Janice’s Painful Knee

Fatma Shwaylia
Mind Map by Fatma Shwaylia, updated more than 1 year ago
Fatma Shwaylia
Created by Fatma Shwaylia over 3 years ago
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Description

Mind Map on Janice’s Painful Knee, created by Fatma Shwaylia on 04/10/2017.

Resource summary

Janice’s Painful Knee
1 Anatomy of the knee
1.1 Articulations
1.2 Ligaments
1.3 Bursae
1.3.1 Medial view
1.3.2 Anterior view
1.4 Arteries
1.4.1 Genicular Anastamosis
1.5 Muscles of the leg
1.5.1 Anterior
1.5.2 Posterior
1.5.3 Lateral
1.6 Veins
2 Knee pain
2.1 causes
2.1.1 Injuries
2.1.1.1 ACL injury
2.1.1.2 Fractures
2.1.1.3 Torn meniscus
2.1.1.4 Knee bursitis
2.1.1.5 Patellar tendinitis
2.1.2 Mechanical Pain
2.1.2.1 Loose body
2.1.2.2 Iliotibial band syndrome
2.1.2.3 Dislocated kneecap
2.1.2.4 Hip or foot pain
2.1.3 Arthritis
2.1.3.1 Osteoarthritis
2.1.3.1.1 chronic disease characterized by progressive degeneration, destruction, and loss of articular cartilage.
2.1.3.1.1.1 Primary
2.1.3.1.1.1.1 in the elderly without an obvious cause
2.1.3.1.1.1.1.1
2.1.3.1.1.2 Secondary
2.1.3.1.1.2.1 Affects joints damaged by another disease
2.1.3.1.1.2.1.1 Pathology
2.1.3.1.1.2.1.1.1 Progression
2.1.3.1.1.2.1.1.1.1 Prognosis
2.1.3.1.1.2.1.1.1.1.1 Unpredictable
2.1.3.1.1.2.1.1.1.1.2 Depends on joint affected and progression
2.1.3.1.1.2.1.1.1.1.3 40% of old OA patients have x-ray evidence revealing significant OA in their hips and knees
2.1.3.1.1.2.1.1.1.1.4 less than 5% will undergo joint replacement surgery.
2.1.3.1.2 Risk Factors
2.1.3.1.2.1 Local Risk Factors
2.1.3.1.2.1.1 Obesity
2.1.3.1.2.1.2 Injury/Surgery
2.1.3.1.2.1.3 Occupation
2.1.3.1.2.1.4 Physical Activity
2.1.3.1.2.1.5 Mechanical factors
2.1.3.1.2.1.6 Alignment
2.1.3.1.2.1.7 Laxity
2.1.3.1.2.2 Systemic Risk Factors
2.1.3.1.2.2.1 Age
2.1.3.1.2.2.2 Gender & Hormones
2.1.3.1.2.2.3 Race/Ethnicity
2.1.3.1.2.2.4 Genetics
2.1.3.1.2.2.5 Congenital Conditions
2.1.3.1.2.2.6 Diet
2.1.3.1.3 common clinical features
2.1.3.1.3.1 Pain, dull and deep seated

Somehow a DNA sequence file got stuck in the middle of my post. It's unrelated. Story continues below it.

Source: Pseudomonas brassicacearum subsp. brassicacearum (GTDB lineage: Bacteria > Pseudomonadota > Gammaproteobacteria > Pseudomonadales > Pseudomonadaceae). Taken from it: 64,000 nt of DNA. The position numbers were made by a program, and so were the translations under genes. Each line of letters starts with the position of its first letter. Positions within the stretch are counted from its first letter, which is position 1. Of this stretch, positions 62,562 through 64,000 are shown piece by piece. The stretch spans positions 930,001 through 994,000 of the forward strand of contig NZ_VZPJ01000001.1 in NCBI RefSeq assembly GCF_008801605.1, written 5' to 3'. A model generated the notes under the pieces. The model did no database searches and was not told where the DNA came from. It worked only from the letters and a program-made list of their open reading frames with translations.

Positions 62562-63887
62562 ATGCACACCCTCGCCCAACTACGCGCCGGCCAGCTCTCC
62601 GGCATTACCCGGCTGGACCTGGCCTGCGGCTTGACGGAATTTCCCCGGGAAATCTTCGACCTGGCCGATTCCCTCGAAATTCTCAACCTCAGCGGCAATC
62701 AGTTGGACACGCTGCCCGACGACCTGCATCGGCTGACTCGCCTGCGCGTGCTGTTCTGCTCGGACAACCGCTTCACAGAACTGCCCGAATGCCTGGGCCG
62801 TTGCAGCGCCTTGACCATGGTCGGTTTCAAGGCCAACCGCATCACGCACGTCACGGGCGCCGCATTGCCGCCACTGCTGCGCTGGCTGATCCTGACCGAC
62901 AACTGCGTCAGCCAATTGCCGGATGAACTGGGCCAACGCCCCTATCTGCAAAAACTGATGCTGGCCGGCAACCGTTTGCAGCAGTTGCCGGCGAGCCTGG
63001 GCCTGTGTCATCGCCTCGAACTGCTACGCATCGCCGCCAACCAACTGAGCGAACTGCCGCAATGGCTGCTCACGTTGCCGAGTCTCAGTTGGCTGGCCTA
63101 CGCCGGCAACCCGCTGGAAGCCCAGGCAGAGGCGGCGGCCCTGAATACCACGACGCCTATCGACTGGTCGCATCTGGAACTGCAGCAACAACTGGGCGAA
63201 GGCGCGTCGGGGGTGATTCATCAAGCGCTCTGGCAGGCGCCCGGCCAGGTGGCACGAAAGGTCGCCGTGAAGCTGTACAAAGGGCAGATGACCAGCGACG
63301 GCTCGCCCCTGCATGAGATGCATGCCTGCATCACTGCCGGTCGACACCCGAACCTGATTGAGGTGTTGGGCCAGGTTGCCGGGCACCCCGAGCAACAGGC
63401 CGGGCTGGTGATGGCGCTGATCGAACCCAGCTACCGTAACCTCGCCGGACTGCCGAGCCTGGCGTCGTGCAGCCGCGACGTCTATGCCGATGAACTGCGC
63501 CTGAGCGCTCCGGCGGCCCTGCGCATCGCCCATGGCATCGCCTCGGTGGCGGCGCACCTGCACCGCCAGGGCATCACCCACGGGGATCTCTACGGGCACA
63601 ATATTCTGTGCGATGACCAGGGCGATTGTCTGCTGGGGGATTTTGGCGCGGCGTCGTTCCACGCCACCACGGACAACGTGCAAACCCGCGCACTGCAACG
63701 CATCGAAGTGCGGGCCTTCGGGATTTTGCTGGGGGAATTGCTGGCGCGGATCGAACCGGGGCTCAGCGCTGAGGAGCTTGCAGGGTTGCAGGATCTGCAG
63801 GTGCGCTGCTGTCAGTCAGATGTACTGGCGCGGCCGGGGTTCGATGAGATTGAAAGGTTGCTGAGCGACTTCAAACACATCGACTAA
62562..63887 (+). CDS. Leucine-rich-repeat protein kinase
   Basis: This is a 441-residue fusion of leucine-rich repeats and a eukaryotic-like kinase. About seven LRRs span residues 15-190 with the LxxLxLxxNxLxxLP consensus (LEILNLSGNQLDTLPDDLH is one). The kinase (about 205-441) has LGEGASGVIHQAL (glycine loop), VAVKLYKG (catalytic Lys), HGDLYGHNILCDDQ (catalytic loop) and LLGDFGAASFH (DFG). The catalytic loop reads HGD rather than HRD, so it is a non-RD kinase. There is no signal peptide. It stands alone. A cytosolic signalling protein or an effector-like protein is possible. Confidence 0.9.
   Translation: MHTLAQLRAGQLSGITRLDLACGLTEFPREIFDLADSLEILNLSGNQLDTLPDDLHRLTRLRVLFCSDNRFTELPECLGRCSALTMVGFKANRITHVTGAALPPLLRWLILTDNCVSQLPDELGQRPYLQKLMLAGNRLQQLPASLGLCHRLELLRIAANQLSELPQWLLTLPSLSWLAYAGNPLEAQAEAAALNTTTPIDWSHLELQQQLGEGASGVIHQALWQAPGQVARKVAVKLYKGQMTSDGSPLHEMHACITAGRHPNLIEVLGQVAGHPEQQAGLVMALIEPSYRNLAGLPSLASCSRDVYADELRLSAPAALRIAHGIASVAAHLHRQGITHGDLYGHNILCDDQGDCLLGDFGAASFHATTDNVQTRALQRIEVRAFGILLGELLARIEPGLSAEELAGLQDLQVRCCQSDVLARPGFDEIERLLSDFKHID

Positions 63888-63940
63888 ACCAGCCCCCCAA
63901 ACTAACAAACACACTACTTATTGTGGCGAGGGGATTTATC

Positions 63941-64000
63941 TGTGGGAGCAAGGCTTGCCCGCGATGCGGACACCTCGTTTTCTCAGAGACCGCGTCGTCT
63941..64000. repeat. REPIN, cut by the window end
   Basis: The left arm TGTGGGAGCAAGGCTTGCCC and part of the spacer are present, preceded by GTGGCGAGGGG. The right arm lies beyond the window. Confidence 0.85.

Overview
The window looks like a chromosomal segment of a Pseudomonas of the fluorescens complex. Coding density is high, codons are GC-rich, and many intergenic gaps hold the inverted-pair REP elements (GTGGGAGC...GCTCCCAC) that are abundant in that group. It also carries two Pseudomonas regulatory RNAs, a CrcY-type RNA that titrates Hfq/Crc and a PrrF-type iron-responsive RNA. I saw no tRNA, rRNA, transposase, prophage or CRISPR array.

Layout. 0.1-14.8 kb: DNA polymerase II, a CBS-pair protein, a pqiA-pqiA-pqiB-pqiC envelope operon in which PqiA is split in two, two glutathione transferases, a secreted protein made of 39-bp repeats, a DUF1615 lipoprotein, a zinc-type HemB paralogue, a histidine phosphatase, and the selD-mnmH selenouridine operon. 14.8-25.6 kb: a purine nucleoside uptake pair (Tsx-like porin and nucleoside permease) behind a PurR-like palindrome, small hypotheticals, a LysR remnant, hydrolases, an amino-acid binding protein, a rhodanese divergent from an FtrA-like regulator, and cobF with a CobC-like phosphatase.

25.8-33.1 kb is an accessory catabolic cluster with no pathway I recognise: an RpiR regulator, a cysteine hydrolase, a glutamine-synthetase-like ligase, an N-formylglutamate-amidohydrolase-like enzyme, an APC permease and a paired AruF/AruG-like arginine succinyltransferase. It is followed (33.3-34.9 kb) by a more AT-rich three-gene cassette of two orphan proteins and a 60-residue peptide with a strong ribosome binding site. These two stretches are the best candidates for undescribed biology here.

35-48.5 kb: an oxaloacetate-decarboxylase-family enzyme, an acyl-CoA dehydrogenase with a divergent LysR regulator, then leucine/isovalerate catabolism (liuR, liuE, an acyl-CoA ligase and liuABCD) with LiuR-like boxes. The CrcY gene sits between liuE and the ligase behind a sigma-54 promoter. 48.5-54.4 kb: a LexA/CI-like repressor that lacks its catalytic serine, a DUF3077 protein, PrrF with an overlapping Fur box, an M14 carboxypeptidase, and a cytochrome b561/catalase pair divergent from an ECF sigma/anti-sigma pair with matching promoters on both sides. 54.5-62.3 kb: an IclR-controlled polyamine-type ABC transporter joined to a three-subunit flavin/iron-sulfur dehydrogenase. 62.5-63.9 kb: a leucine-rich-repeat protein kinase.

2.1.3.1.3.2 Stiffness of joints,
2.1.3.1.3.3 Crepitus, a sound elicited by the opposing joint surfaces
2.1.3.1.3.4 Swelling and effusion
2.1.3.1.3.5 Heberden nodes involving the finger joints
2.1.3.1.4 Complications
2.1.3.1.4.1 Chondrolysis
2.1.3.1.4.2 Osteonecrosis
2.1.3.1.4.3 Stress fractures
2.1.3.1.4.4 Loss of ability
2.1.3.1.4.5 Hemorrhage within the joint
2.1.3.1.4.6 Infection
2.1.3.1.4.7 Compression of vertebral artery
2.1.3.1.4.8 Osteophyte pressing on the esophagus
2.1.3.1.4.9 Atrophy
2.1.3.1.4.10 Baker’s Cyst (popliteal cysts)
2.1.3.1.5 Treatment and management
2.1.3.1.5.1 Non- pharmacological treatment
2.1.3.1.5.1.1 Life style
2.1.3.1.5.1.2 Exercise
2.1.3.1.5.1.3 Aids and appliances
2.1.3.1.5.1.4 Patient education
2.1.3.1.5.1.5 Heat and cold
2.1.3.1.5.1.6 Weight loss
2.1.3.1.5.2 pharmacological treatment
2.1.3.1.5.2.1 Glucosamine is an amino sugar and a prominent precursor in the biochemical synthesis of glycosylated proteins and lipids
2.1.3.1.5.2.1.1 It is in the fluid that is around joints.
2.1.3.1.5.2.1.1.1 Can be given to:
2.1.3.1.5.2.1.1.1.1 Relief the pain within 4-8 weeks NSAIDS “ibuprofen” within
2.1.3.1.5.2.1.1.1.2 Improve joint function
2.1.3.1.5.2.1.1.1.3 Slow breakdown of joints
2.1.3.1.5.3 Surgery
2.1.3.1.5.3.1 knee Joint replacement
2.1.3.1.5.3.1.1 surgery to replace a knee joint with a man-made joint. The artificial joint is called a prosthesis.
2.1.3.1.5.3.1.1.1 Recommended in
2.1.3.1.5.3.1.1.1.1 Pain
2.1.3.1.5.3.1.1.1.1.1 from sleeping or doing normal activities.
2.1.3.1.5.3.1.1.1.2 cannot walk and take care of yourself.
2.1.3.1.5.3.1.1.1.3 knee pain has not improved with other treatment
2.1.3.1.5.3.1.1.1.4 understand what surgery and recovery will be like.
2.1.3.1.5.4 Unloading in certain joints (eg, knee, hip)
2.1.3.2 Rheumatoid arthritis
2.1.3.3 Gout
2.1.3.4 pseudogout
2.1.3.5 Septic arthritis
2.2 Signs and symptoms
2.2.1 Redness and warmth to the warmth
2.2.2 Swelling and stiffness
2.2.3 Weakness or instability
2.2.4 Popping or crunching noises
2.2.5 inability to fully straighten the knee
3 Physical Examination of the knee Joint
3.1 Introduction
3.1.1 (greeting-explaining-privacy-confidentiality-consent).
3.1.2 HEPA
3.1.2.1 H: hand washing
3.1.2.2 E: exposure.
3.1.2.3 P:position(patient) and gait
3.1.2.4 A: appearance.
3.2 Inspection
3.2.1 S: symmetry
3.2.2 S:skin (discoloration-scars-abnormal creases)
3.2.3 Shape
3.2.3.1 joint: swelling
3.2.3.2 Bone: deformity
3.2.3.3 .Muscle: wasting.
3.2.4 P: position(of the joint).
3.2.4.1
3.2.4.2
3.3 Palpation
3.3.1 Skin(temperature)
3.3.2 Muscle(wasting-spasms)
3.3.3 Blood vessels(pulse).
3.3.4 Bone(bony landmarks)
3.3.5 Joint(crepitus-space-swelling).
3.4 Range of Movements
3.4.1 Passive and active
3.4.1.1 Flexion (135 degrees or above).
3.4.1.2 Extension(0 degree).
3.5 Special tests
3.5.1 Anterior Drawer test
3.5.2 Posterior Drawer Test
3.5.3 Patellar Apprehension Test
3.5.4 Collateral ligaments stress test
3.5.5 Apley's grinding and distraction test
3.5.5.1
4 Radiology
4.1
4.1.1 osteoarthritis
4.2
4.2.1 Rheumatoid Arthritis
4.3
4.3.1 gout
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